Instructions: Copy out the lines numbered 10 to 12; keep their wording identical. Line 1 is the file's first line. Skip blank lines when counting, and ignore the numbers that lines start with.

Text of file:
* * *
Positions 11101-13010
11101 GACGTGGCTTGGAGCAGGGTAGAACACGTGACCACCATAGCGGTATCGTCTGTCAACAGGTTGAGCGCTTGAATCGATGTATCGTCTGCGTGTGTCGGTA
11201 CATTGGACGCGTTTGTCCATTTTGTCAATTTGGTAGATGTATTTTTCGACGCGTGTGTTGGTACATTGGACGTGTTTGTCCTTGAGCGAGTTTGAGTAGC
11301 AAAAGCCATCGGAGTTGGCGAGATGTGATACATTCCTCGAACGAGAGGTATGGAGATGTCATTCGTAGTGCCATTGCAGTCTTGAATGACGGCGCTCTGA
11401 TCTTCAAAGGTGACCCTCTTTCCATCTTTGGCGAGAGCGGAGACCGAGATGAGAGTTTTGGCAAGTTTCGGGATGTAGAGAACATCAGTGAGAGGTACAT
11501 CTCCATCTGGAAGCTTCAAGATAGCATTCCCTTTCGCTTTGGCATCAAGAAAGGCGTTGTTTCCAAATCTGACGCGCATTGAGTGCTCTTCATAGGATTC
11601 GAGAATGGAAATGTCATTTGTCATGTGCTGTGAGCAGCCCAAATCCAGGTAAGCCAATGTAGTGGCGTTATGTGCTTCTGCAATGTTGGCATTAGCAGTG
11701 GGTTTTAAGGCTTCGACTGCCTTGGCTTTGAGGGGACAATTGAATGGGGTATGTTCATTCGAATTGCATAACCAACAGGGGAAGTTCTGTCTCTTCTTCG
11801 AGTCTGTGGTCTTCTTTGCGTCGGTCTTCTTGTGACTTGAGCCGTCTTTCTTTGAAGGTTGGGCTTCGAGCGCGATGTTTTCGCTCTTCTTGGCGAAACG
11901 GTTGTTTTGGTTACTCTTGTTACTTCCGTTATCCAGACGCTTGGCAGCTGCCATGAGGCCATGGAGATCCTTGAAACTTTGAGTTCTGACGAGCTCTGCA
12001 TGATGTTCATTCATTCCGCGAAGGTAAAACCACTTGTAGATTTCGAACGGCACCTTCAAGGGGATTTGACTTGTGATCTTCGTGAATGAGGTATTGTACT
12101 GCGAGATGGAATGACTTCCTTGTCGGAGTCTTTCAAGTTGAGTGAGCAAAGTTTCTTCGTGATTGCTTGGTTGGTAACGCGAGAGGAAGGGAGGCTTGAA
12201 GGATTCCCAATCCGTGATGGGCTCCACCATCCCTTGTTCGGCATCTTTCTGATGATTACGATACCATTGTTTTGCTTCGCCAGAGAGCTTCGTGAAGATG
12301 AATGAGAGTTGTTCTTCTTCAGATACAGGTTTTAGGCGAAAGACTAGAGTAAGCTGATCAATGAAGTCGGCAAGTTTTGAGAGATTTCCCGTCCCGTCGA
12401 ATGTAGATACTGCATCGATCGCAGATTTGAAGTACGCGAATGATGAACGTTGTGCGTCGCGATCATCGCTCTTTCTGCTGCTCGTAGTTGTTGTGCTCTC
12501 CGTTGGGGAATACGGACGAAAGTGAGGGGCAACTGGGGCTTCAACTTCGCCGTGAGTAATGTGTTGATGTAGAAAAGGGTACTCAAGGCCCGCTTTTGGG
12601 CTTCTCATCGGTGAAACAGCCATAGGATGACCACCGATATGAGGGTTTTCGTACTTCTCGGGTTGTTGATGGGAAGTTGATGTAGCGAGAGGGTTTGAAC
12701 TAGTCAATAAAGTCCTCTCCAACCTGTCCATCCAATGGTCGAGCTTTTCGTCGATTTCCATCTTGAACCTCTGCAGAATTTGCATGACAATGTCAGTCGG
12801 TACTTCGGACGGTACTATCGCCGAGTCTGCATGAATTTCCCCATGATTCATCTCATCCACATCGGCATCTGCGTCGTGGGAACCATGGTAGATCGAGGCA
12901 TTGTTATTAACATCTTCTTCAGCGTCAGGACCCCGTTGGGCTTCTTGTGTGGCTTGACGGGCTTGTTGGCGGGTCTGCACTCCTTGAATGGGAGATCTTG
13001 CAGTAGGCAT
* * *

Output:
11901 GTTGTTTTGGTTACTCTTGTTACTTCCGTTATCCAGACGCTTGGCAGCTGCCATGAGGCCATGGAGATCCTTGAAACTTTGAGTTCTGACGAGCTCTGCA
12001 TGATGTTCATTCATTCCGCGAAGGTAAAACCACTTGTAGATTTCGAACGGCACCTTCAAGGGGATTTGACTTGTGATCTTCGTGAATGAGGTATTGTACT
12101 GCGAGATGGAATGACTTCCTTGTCGGAGTCTTTCAAGTTGAGTGAGCAAAGTTTCTTCGTGATTGCTTGGTTGGTAACGCGAGAGGAAGGGAGGCTTGAA